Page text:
Federal Reserve Chair Jerome Powell has said tackling climate change risk “has to be part of its role” and signalled it is looking into joining the central banking body Network for Greening the Financial System (NGFS).
Speaking at a news conference yesterday, Powell said: “The public has every right to expect and will expect that we will ensure that the financial system is resilient and robust against the risks of climate change.”
He continued that the Fed was in the very early stages of the work on the topic. “It has to be part of our role,” he said. “But not the overall response of society to climate change.”
When asked why the Fed wasn’t a member of the NGFS, Powell responded: “We’ve attended all of their meetings. We’ve been looking at joining in one form or another and talking to them about that. We probably will do at some point. So that is an ongoing question.”
The NGFS has grown quickly over two years to 54 members and 12 observers, most recently welcoming the Bank of Japan and the Bank of Russia. The US Fed is one of a handful of central banks from major economies to not be members. RI understands the subject of climate change is politically sensitive for the Federal Reserve System.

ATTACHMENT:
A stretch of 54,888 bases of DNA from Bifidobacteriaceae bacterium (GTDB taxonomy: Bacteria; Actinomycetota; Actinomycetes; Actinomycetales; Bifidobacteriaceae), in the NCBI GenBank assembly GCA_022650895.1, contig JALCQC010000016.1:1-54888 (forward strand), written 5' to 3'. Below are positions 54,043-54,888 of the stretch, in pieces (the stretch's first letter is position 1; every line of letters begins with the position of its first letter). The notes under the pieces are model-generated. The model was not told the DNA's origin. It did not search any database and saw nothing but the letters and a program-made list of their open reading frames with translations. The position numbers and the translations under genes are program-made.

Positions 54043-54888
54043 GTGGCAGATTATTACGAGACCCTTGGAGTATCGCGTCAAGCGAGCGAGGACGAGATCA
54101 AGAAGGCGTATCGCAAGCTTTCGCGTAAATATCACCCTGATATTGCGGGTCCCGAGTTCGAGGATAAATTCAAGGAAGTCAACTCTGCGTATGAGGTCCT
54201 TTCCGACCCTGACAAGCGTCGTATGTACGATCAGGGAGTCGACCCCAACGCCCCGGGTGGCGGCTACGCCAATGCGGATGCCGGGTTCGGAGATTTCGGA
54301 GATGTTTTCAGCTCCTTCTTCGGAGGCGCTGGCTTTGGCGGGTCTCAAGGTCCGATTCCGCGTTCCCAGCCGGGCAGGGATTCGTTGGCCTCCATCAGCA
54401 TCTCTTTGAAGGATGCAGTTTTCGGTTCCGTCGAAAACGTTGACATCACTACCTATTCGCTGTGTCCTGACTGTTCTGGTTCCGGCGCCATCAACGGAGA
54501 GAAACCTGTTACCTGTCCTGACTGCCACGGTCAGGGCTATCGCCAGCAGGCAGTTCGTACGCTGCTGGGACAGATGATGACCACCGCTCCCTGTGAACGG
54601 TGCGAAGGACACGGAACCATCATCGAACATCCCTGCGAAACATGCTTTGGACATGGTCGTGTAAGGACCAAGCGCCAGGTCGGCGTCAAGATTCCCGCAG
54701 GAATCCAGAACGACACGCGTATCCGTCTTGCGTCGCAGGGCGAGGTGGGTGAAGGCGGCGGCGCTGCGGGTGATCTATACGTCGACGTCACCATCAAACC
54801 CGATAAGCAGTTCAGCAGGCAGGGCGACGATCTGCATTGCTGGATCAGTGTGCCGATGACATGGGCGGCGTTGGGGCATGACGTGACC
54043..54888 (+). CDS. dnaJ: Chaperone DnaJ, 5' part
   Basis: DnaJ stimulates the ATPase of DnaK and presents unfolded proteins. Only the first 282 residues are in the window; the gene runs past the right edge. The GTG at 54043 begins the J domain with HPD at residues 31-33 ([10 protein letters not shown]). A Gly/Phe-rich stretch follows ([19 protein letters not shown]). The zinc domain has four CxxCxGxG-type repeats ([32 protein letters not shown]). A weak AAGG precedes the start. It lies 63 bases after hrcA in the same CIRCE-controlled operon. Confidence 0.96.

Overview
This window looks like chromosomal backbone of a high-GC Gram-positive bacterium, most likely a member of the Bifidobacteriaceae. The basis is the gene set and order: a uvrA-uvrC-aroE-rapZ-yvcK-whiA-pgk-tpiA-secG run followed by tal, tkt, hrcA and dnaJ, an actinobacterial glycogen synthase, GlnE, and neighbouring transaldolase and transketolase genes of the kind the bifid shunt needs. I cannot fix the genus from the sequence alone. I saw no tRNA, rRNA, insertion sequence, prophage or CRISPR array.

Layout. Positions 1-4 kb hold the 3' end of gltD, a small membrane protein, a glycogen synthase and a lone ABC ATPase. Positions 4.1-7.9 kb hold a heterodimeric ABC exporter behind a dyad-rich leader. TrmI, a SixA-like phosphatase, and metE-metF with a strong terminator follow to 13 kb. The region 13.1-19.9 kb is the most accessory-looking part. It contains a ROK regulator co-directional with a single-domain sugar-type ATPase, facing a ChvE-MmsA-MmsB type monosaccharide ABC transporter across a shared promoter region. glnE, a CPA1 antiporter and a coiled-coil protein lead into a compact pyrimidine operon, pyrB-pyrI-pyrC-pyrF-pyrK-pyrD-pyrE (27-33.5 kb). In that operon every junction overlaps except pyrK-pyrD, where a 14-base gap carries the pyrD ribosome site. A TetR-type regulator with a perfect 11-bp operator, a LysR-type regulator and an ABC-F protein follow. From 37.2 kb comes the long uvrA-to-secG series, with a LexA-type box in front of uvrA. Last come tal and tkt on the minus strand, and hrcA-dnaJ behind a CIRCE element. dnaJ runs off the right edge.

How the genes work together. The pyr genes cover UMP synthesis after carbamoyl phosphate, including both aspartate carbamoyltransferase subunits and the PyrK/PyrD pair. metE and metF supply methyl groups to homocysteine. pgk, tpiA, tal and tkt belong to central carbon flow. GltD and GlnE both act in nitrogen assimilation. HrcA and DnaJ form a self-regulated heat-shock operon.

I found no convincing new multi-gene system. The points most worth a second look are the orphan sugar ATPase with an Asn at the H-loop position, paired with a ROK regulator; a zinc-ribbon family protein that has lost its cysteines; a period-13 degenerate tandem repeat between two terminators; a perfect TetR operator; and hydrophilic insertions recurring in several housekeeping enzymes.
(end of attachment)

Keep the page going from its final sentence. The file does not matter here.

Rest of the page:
"The public has every right to expect and will expect that we will ensure that the financial system is resilient and robust against the risks of climate change"
Nevertheless, last year the San Francisco Fed last year hosted the central bank’s first-ever conference on climate change and US regulator Commodity Futures Trading Commission is looking into climate risk with Bob Litterman at the helm. Federal Reserve Banks have also been doing research into climate change.
The US Fed is also under political pressure from US Democrats such as US Presidential challenger Elizabeth Warren, who is supporting a bill that would require it to conduct climate change stress tests.
Powell’s comments come as fellow senior central bankers are speaking increasingly on climate change and green finance.
Christine Lagarde, the new president of the European Central Bank (ECB), announced last week a major review of its monetary policy strategy, to include environmental sustainability.
Launching the review, last conducted by the ECB in 2003, Lagarde told reporters: “Climate change is actually a threat to financial stability”. She spoke about the ECB possibly increasing its share of green investments in its portfolio and making sure climate risk is embedded in models and forecasts.
Banque de France Governor François Villeroy de Galhua also spoke to integrating climate risk in economic and forecasting models in a forward to new book Green Swan, launched last week.
And this week Pierre Wunsch, Governor of the National Bank of Belgium, warned of the lack of supply of credible green assets, saying: “Bankers are greenwashing their portfolios because they know people want to invest into green investments and they just don’t have them.”